Here’s a letter to the New York Times:
In his applause-worthy critique of Donald Trump’s economics, Steven Rattner commits some errors, the most notable of which is his suggestion that the minimum wage should be raised because it “is well below historical levels, after adjustment for inflation” (“Trump’s Economic Muddle ,” August 14).
First, the main economic case against the minimum wage is that it prices some, and perhaps many, low-skilled workers out of jobs. If this case is correct – and there’s much economic logic and evidence to support it  – then the minimum-wage’s current level relative to its historical levels is irrelevant.
Second, as shown by this chart from the Pew Research Center  (using data from the Bureau of Labor Statistics), it’s untrue that the real value of today’s minimum wage “is well below historical levels.”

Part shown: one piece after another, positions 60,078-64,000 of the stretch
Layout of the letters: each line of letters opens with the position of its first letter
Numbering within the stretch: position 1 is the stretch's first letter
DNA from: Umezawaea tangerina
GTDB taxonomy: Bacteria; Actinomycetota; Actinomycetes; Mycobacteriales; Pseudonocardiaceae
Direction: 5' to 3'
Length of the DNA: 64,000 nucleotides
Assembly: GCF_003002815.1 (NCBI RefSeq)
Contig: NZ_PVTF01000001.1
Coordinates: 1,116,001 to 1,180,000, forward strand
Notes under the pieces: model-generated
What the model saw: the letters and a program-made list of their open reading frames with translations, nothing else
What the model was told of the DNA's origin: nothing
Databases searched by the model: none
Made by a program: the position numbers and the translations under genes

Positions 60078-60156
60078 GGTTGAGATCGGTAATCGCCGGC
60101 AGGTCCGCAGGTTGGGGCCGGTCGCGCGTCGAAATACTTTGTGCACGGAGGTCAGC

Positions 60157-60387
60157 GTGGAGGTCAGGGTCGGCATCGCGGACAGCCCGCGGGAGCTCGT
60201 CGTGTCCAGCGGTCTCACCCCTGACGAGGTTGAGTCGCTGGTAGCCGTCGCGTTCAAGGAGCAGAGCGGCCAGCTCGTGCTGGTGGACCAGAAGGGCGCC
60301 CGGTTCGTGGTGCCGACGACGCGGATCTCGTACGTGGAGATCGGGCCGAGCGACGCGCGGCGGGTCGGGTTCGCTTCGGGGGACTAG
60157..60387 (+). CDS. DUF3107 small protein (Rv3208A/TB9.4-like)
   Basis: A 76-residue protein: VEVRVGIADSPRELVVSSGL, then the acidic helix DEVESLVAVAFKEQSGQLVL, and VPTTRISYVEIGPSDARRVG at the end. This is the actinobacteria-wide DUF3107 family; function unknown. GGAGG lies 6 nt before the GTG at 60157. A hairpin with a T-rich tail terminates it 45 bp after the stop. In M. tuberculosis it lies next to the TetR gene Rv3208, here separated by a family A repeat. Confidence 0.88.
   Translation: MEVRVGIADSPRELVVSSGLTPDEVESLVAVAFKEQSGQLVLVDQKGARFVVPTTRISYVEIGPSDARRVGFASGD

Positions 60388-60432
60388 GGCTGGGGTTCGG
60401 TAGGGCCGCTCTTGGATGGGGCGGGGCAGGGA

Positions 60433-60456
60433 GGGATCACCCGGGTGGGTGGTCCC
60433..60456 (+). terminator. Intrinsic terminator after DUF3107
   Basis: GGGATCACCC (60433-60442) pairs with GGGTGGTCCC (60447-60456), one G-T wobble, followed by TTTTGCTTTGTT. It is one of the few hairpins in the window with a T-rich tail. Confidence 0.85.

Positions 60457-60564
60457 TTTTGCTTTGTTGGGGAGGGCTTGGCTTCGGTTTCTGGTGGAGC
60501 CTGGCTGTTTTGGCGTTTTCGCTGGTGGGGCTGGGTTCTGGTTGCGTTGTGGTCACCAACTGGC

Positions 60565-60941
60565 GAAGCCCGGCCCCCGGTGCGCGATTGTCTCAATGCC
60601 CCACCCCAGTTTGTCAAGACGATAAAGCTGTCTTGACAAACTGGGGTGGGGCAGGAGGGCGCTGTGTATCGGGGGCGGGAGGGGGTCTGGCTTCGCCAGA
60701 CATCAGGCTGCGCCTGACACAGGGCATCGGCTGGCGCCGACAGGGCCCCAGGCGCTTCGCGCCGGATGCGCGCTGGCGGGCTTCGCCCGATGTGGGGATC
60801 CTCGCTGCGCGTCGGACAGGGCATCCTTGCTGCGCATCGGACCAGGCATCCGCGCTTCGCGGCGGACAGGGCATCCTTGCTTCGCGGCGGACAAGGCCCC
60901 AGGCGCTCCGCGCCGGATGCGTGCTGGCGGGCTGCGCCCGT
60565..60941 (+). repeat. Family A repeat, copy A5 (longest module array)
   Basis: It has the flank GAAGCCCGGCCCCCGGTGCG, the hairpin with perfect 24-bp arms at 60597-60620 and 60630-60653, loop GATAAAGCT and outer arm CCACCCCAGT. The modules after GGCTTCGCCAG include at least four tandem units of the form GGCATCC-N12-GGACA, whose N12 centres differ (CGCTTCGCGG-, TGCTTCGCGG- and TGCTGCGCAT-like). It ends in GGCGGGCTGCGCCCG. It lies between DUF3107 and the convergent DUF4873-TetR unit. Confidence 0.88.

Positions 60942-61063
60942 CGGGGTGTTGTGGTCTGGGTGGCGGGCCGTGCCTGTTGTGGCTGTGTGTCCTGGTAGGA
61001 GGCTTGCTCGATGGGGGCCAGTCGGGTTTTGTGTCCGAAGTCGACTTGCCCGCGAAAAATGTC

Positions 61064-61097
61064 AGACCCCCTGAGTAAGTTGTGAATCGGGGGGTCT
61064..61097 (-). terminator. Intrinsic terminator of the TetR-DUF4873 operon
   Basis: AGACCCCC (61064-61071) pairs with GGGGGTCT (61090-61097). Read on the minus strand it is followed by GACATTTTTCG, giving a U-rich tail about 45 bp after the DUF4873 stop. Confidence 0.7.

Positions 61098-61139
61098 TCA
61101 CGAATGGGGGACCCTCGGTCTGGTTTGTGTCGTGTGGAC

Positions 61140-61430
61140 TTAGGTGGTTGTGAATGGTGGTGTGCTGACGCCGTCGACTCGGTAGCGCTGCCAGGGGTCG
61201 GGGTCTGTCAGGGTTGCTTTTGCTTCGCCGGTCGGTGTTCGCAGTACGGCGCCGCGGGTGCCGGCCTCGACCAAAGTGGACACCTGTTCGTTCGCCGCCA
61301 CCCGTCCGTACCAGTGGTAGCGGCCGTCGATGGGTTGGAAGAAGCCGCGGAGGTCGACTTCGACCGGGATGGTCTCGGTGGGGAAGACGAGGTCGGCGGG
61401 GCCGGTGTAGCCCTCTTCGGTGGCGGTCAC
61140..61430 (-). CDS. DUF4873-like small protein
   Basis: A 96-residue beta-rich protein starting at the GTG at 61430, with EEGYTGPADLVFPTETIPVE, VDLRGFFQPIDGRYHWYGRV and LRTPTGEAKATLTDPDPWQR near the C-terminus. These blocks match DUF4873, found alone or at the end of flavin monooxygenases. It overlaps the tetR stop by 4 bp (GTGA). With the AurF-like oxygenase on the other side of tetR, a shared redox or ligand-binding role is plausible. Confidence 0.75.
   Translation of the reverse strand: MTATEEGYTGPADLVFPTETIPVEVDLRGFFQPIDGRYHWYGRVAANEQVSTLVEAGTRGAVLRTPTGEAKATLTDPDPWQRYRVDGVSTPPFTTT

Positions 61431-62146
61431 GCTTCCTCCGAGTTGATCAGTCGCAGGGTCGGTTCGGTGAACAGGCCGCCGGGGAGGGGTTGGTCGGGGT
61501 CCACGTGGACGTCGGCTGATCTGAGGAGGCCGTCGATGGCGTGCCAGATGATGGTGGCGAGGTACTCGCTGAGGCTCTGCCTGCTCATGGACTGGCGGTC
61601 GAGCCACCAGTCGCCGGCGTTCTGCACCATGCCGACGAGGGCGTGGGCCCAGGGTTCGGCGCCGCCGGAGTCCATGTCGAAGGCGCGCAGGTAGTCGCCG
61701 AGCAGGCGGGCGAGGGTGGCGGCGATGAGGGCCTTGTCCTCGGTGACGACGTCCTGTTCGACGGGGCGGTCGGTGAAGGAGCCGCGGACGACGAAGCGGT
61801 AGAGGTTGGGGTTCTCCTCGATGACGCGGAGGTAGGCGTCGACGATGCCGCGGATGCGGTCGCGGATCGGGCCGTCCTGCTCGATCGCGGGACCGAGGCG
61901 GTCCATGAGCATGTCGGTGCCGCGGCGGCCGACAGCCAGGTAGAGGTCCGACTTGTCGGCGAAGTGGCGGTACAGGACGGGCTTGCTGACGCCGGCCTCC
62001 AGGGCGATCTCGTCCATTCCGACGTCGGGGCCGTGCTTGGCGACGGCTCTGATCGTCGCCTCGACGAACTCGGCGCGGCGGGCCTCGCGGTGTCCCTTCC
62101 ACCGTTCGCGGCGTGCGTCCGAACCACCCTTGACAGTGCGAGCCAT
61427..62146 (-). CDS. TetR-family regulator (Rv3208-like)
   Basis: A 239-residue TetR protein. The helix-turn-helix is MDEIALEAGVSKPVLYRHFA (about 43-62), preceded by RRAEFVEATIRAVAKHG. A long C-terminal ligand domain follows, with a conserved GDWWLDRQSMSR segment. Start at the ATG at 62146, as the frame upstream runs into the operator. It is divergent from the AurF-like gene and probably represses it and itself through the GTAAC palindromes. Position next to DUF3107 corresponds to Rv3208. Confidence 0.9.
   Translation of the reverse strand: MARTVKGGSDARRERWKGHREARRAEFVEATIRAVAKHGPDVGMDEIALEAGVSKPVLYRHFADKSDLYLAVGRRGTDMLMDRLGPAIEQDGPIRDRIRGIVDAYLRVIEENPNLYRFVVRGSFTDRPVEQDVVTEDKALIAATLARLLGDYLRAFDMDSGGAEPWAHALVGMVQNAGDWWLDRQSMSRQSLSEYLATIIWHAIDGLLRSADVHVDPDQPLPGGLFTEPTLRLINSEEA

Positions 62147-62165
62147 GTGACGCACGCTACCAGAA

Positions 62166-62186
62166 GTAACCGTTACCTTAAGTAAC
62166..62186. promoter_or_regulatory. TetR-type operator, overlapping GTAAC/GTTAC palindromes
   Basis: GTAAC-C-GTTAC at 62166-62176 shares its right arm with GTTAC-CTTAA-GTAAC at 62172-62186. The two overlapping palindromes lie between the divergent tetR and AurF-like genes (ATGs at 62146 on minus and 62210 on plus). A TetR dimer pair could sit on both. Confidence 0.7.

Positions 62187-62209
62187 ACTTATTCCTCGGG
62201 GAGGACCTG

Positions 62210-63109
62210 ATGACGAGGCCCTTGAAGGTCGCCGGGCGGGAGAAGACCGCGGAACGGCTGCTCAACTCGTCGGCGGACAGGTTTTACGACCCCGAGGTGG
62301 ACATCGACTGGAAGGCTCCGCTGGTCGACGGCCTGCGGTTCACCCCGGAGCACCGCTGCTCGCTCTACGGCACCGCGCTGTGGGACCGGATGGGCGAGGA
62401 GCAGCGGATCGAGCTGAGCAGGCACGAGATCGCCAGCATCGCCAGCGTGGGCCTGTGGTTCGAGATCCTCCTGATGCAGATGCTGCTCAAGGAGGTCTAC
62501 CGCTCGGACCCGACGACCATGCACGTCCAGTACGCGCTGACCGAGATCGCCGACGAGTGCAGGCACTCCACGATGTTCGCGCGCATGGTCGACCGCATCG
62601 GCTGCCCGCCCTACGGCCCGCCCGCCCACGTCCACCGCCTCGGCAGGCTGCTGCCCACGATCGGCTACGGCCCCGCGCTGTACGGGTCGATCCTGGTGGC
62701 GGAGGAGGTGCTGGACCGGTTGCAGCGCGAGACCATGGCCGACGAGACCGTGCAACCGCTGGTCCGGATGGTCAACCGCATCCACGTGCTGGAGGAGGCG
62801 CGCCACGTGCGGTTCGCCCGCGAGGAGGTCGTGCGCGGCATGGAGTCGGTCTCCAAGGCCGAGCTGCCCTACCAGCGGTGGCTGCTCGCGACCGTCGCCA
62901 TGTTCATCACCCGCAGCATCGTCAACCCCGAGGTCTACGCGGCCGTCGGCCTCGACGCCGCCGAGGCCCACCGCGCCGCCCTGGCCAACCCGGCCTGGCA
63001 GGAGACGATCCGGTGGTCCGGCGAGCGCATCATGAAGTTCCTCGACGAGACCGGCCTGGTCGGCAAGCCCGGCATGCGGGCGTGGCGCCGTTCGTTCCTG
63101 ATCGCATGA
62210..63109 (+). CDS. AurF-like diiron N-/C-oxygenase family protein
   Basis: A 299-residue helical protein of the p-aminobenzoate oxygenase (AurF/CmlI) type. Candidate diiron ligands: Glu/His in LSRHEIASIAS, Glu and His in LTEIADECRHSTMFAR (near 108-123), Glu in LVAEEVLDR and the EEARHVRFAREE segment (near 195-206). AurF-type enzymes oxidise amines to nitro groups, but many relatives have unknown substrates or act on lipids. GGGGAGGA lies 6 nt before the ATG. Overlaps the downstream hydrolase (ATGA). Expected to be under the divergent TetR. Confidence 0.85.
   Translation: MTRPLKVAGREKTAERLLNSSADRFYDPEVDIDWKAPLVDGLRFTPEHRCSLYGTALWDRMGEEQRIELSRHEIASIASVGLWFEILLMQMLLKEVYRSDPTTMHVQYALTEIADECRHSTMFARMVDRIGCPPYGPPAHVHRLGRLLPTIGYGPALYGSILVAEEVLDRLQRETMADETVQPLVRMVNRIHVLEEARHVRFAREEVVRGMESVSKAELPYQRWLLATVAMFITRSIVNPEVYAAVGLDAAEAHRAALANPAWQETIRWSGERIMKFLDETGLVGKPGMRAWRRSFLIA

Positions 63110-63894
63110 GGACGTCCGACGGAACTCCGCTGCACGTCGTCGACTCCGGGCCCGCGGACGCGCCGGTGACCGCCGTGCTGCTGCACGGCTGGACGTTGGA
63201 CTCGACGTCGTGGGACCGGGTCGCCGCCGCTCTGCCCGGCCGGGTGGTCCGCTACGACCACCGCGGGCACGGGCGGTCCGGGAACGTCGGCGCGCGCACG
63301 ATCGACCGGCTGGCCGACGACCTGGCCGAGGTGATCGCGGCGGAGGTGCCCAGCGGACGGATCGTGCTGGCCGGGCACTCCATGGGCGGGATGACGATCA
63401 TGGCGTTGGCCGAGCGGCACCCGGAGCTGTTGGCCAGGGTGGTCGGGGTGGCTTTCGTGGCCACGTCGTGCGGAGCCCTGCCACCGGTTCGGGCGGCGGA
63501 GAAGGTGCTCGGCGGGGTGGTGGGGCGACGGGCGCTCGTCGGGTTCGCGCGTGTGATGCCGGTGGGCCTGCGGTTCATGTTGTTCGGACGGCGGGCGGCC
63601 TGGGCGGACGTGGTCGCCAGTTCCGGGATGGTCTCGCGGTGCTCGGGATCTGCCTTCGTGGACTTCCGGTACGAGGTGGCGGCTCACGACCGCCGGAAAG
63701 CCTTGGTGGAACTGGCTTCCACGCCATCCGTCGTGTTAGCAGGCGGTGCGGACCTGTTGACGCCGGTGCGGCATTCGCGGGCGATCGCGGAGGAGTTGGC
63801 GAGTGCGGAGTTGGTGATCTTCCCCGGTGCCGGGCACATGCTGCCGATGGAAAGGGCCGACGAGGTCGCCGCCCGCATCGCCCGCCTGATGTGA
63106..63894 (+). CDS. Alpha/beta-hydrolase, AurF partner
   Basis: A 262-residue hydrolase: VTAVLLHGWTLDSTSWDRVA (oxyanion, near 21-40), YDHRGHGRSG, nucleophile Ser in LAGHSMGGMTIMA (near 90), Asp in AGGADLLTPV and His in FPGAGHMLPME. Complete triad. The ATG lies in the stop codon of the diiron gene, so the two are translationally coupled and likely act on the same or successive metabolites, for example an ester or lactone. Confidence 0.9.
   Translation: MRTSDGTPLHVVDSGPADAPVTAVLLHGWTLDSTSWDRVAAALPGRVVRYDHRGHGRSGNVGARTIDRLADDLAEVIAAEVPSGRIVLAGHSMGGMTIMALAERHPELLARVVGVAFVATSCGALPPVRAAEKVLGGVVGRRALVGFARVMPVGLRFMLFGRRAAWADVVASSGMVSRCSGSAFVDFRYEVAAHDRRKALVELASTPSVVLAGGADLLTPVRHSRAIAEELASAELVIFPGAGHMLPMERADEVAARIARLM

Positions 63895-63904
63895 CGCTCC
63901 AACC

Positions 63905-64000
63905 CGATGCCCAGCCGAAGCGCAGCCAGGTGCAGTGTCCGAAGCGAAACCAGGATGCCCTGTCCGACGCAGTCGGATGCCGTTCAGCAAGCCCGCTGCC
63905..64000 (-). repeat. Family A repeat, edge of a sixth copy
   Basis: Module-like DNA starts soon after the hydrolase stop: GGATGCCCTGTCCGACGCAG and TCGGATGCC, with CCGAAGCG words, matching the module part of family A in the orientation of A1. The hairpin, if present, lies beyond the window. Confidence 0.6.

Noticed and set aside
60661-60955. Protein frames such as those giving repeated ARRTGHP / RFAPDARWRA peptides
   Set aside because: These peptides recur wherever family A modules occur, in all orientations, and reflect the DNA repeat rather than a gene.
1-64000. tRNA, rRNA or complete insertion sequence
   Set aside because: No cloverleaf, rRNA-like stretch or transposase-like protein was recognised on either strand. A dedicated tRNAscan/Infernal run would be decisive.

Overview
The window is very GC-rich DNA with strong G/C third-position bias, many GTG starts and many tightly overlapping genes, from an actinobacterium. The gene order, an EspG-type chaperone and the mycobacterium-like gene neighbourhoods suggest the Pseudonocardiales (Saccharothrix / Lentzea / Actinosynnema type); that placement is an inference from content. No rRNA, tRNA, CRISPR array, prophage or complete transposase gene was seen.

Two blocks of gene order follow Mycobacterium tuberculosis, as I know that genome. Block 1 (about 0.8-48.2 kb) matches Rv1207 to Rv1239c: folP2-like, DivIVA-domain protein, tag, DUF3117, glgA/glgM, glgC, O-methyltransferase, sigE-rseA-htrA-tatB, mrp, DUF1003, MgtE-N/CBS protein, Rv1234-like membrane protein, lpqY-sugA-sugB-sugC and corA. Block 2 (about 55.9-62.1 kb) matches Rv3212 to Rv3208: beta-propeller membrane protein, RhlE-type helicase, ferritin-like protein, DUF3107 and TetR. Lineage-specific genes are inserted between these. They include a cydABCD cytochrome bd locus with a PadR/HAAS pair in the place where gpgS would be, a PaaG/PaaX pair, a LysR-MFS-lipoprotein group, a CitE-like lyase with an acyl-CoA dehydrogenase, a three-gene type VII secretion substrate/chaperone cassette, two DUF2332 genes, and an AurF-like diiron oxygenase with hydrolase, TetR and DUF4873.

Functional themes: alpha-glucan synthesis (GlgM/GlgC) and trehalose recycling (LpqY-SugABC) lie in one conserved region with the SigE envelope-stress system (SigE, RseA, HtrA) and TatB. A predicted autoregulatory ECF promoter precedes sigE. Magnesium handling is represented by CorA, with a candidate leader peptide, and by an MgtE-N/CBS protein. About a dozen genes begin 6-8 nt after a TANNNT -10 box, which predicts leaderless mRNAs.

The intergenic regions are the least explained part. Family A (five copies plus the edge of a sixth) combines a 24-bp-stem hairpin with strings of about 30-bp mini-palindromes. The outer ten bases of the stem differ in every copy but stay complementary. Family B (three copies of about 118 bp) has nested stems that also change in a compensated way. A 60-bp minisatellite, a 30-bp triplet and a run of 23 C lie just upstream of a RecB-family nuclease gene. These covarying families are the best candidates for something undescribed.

Adjusted for inflation, today’s minimum wage is higher than it has been for about two-thirds of its history. Save for the years of the recent Great Recession (hardly years for which we would want an especially high minimum wage!), one must go back to the early 1980s before encountering a time when the real value of the minimum wage was as high as is the real value of the minimum wage today. And while it’s true that for most (although not all) of the 15-or-so-year period between the mid 1960s and the early 1980s the real value of the national minimum wage was higher than is the real value of today’s minimum wage, at no time from 1938 – the year of its enactment – until the mid-1960s was the real value of the minimum wage as high as it is today. Indeed, for the bulk of the minimum-wage’s first two and a half decades, including the often-heralded high-growth 1950s, the real value of the minimum wage was lower than today’s value by a significant amount.
Donald J. Boudreaux
Professor of Economics
Martha and Nelson Getchell Chair for the Study of Free Market Capitalism at the Mercatus Center
George Mason University
Fairfax, VA 22030